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Ask Takudzwa 9 – A Bridge for All Automobiles, A Boat for Every Passenger: Racism Between Africans and Managing Frayed Ties


Author(s): Scott Douglas Jacobsen

Publication (Outlet/Website): Canadian Atheist

Publication Date (yyyy/mm/dd): 2019/10/09

Takudzwa Mazwienduna is the informal leader of Zimbabwean Secular Alliance and a member of the Humanist Society of Zimbabwe. This educational series will explore secularism in Zimbabwe from an organizational perspectiveand some more.

Here we talk about building ties, mending relations, working together, and more.

Scott Douglas Jacobsen: When we’re looking into the racism experienced in the history of South Africa into the present moment, as you noted, even though the ongoing progressive advancements of secularism continue, this seems like one of the more obvious examples with the whites or Afrikaaners, the mixed race or the Coloreds, the non-indigenous blacks or Blacks, and the indigenous blacks or the Khoe-San. What about less blatant forms of racism between different sociological categories, different ethnic groupings in Zimbabwe, for example?

Takudzwa Mazwienduna: I never really thought about racism until I moved to South Africa. Prior to that, racism was something I only heard about in the movies or when I read history books. South Africa on the other hand is the most racist country in the world and Apartheid was invented there, so it was very shocking when I first moved here 2 years ago. There is no racism in Zimbabwe. There is no animosity between black and white Zimbabweans and they share the same culture; something the former president Robert Mugabe is credited for through his reconciliation movement in the 1980s. There is one episode however that that looked a lot like racial tensions to the outside world because of how the media reported it: the Land reform program where farms were forcibly taken from mostly white farmers by the government. In reality, it was not a race thing as the media portrayed it, the Commercial Farmers Union had helped sponsor an opposition party and it was the Totalitarian regime’s way of getting back at them. Black owned farms were seized in the process too showing that it was not a race issue. Zimbabwe has a lot of political problems because of the totalitarianism of the ruling party, race is not one of them however.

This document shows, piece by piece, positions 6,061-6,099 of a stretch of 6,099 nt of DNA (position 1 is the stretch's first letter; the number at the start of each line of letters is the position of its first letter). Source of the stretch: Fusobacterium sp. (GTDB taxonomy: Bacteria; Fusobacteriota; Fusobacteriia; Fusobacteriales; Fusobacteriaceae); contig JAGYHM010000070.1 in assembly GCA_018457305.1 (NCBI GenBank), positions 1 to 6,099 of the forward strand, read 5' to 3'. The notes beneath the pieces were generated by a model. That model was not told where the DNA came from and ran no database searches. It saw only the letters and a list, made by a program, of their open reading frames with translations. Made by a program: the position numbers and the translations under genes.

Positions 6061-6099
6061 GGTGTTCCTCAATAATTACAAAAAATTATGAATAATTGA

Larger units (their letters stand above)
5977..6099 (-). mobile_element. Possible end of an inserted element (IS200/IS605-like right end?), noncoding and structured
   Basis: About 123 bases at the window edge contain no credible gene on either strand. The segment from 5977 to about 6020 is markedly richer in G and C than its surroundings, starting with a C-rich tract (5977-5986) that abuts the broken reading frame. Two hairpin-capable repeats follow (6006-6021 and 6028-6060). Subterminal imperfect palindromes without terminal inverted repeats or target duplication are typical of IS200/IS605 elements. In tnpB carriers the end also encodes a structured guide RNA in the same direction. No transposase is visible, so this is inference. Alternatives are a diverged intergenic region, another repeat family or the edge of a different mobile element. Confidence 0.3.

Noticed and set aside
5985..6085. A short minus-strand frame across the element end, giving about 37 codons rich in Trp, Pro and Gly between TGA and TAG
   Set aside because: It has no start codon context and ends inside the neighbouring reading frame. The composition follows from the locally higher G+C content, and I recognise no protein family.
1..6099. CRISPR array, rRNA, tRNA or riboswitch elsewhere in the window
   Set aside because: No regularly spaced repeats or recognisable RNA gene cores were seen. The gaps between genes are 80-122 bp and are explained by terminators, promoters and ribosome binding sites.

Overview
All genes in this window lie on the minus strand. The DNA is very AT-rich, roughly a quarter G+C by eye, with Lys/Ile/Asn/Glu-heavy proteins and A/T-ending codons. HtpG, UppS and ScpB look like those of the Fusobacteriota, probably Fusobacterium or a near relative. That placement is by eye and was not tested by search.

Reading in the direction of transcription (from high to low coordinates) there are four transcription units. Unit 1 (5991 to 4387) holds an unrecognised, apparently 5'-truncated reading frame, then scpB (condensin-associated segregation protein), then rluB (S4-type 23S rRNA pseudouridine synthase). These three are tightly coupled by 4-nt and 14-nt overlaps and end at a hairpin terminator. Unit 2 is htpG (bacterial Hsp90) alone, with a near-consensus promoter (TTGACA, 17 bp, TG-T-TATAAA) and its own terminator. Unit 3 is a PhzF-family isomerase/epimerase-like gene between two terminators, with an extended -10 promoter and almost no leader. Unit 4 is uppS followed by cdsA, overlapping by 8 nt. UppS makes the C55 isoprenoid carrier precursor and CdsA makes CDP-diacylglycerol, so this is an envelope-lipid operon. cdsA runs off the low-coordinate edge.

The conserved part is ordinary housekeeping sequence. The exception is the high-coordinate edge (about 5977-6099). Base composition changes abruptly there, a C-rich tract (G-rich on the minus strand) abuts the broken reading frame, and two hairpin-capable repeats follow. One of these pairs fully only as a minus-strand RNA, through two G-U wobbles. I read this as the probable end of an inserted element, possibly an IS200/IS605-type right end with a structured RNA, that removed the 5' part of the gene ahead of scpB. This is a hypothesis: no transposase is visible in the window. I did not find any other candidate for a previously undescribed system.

Jacobsen: What does a humanistic and freethought worldview provide as an antidote to these tensions if they exist?

Mazwienduna: The Zimbabwean traditional culture is very humanistic in nature. Zimbabwean manners are called “unhu” which translates to “being human” which is basically the same as Humanism. Zimbabweans are famous for being polite, friendly and welcoming. It is one of the reasons why racism does not exist and even the government’s authoritarianism doesn’t inspire any significant violent backslash from the peace loving people. Notable social problems in post colonial Zimbabwe however all come from Christianity; religious bigotry, especially homophobia and misogyny being at the top of the list. Traditionalist societies without much Christian influence rarely have problems with bigotry.

Jacobsen: How can the humanist community, though scattered, provide a different narrative than those seen in the past for the Zimbabweans?

Mazwienduna: The Humanist movement can restore the essence of our peaceful culture and remind Zimbabweans that “unhu” (also called Ubuntu in East Africa) is our greatest strength and the most significant attribute of our society.

Jacobsen: How can Humanists International and other organizations, or interested individuals, provide some financial or other support to these current efforts to bring the community under a common humanist banner – without regard, but with reasonable sensitivity, to ethnic differences and probable tensions in Zimbabwe?

Mazwienduna: Humanist International and other organizations can help us with awareness campaigns. We need a louder voice to remind people that our law is secular and our culture is Humanist. Misgovernance and Christian religious bigotry make people forget that.

Jacobsen: Thank you for the opportunity and your time, Takudzwa.

Mazwienduna: It’s always a pleasure Scott!


In-Sight Publishing by Scott Douglas Jacobsen is licensed under a Creative Commons Attribution-NonCommercial-NoDerivatives 4.0 International License. Based on a work at


© Scott Douglas Jacobsen and In-Sight Publishing 2012-Present. Unauthorized use and/or duplication of this material without express and written permission from this site’s author and/or owner is strictly prohibited. Excerpts and links may be used, provided that full and clear credit is given to Scott Douglas Jacobsen and In-Sight Publishing with appropriate and specific direction to the original content. All interviewees and authors co-copyright their material and may disseminate for their independent purposes.

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